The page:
First Response Pregnancy Test
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The first response pregnancy test is used to detect the pregnancy hormone as early as 3 days before the pregnant woman expects her menstrual cycle – that is 4 days earlier than other manufacturers producing pregnancy kits. While taking a First Response pregnancy test (or any other), the user should keep in mind that an average woman has enough hCG in her urine on the very 1st day of a missing menstrual period. In some of the pregnancies, the embryo will take a few days longer to get implanted. A pregnancy test performed that 1st day (or earlier) will come up negative as there is no hCG present that can be traced out. If the first test is negative but the menses do not start within a few days, testing again is advisable as the woman may still be pregnant.

In clinical testing, the First Response pregnancy test has traced the hormone levels in 52 percent of women 3 days before the expected period, in 69 percent of women 2 days before their expected menses, and in 86 percent of women a day before their expected menses. Few of the benefits of First Response pregnancy tests include –

• It can be used as early as 3 days before expected menses!

• It can be tested any time of day.

• It is over 99% accurate in laboratory testing.

• It is 98.4% accurate in consumer studies

First Response home pregnancy tests (HPTs) are designed for detecting hCG, a hormone released by the placenta soon after the embryo has begun to implanting into the uterus linings and the hormone is found in a pregnant woman's urine. hCG stands for human chorionic gonadotropin and home pregnancy tests (HPTs) are designed to trace it. Detecting hCG in the blood and/or urine is how home pregnancy test work.

How accurate are First Response home pregnancy tests is a question. The highest possible screening sensitivities for an hCG-based pregnancy tests conducted on the 1st day of a missed menses is 90 per cent, as 10 percent of women might not have implanted yet inside the walls of the uterus. The experts estimate that the highest possible screening sensitivities of a home pregnancy tests by 1st week after the 1st day of the missed period is about 96 per cent, thus such accuracy is generally not doubted so long as the test directions are correctly followed.

First Response pregnancy test is one of the more sensitive methods that allow pregnant woman to test about 3-5 days before the woman expects her menstrual period. Instructions are in both the language; English and Spanish and include photos. One can conduct the test by urinating on the test wand (or, if preferred, collecting the urine into a cup and then immersing the wand into it for about 5 seconds). After the wand has been dealt with urine as instructed, one should then cover the window with a clear protective overcap and place it flat. The results should be displayed within three minutes and the top of the wand will turn pink indicating the test was done correctly. If the test has successfully worked, the result shows as pink lines in the ‘result window’. One pink line is negative and two pink lines show the pregnancy.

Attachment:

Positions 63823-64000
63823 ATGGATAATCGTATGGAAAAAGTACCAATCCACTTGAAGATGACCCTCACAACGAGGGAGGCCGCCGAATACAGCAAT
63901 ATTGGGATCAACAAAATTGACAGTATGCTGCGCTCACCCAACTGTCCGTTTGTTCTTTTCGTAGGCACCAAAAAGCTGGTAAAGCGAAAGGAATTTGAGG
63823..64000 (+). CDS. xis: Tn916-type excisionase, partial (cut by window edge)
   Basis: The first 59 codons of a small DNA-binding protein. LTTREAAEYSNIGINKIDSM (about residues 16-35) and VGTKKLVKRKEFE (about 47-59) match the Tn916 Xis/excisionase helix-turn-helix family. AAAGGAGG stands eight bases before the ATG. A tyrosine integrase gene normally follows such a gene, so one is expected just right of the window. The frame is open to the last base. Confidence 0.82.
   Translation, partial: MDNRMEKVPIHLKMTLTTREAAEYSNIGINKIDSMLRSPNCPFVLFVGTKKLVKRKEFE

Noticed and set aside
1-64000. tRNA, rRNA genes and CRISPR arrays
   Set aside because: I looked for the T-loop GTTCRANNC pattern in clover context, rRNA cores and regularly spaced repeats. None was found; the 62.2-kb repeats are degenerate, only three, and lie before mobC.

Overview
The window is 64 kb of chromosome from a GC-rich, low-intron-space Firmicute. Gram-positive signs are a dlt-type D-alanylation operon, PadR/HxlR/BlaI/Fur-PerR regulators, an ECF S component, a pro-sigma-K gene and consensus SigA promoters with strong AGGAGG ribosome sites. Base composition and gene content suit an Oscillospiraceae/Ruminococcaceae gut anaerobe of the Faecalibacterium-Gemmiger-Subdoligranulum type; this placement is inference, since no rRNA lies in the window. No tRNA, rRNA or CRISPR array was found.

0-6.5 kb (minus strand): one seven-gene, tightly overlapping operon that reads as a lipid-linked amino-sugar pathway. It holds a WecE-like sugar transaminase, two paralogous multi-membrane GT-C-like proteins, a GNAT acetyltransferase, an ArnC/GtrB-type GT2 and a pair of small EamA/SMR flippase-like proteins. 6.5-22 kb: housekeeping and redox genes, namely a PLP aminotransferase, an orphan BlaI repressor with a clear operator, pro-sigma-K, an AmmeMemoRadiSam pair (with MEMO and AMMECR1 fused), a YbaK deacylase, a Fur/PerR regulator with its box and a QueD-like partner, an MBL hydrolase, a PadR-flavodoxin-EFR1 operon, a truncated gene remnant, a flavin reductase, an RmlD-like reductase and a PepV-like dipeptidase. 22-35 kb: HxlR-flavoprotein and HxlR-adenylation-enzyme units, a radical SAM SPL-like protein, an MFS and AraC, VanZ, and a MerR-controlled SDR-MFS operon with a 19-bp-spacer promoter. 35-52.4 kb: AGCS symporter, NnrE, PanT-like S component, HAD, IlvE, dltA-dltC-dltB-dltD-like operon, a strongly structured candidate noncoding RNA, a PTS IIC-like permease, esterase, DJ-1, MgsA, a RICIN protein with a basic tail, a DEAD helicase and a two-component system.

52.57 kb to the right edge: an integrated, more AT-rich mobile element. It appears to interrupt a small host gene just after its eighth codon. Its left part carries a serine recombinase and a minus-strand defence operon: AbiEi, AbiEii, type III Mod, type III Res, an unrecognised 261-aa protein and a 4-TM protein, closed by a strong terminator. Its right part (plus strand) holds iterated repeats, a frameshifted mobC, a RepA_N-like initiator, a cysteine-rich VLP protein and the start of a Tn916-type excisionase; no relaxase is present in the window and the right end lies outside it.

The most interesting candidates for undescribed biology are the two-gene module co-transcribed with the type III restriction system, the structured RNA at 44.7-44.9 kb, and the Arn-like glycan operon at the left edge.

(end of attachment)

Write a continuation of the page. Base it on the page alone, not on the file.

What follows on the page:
While the First Response Pregnancy Test is very accurate, many things can lead to an inaccurate pregnancy test results and some of them are:

  • Medications that have hCG
  • Miscalculation of the due date
  • Failure to sufficiently saturate the test stick tip
  • Over saturation of the test stick tip
  • Failure to place the test flat during waiting for the test results for processing

If there is a doubt that pregnancy test result is wrong, waiting three days and retaking the test or visiting with your health care provider is better idea. All in all, First response home pregnancy tests (HPTs) are designed detecting hCG, a hormone that is released by the placenta soon after the conception. It is worldwide accepted and the test is very reliable. Early detection of the pregnancy will help taking early care.

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OK i took the test it came out NEG. but i dont know if i did it right. i pee on it but didnt work so i waited like 5mins and i pee on it, on the same test and it came out NEG. Did it do it wrong? should i test it again?
#1 - Mary - 03/10/2012 - 13:29
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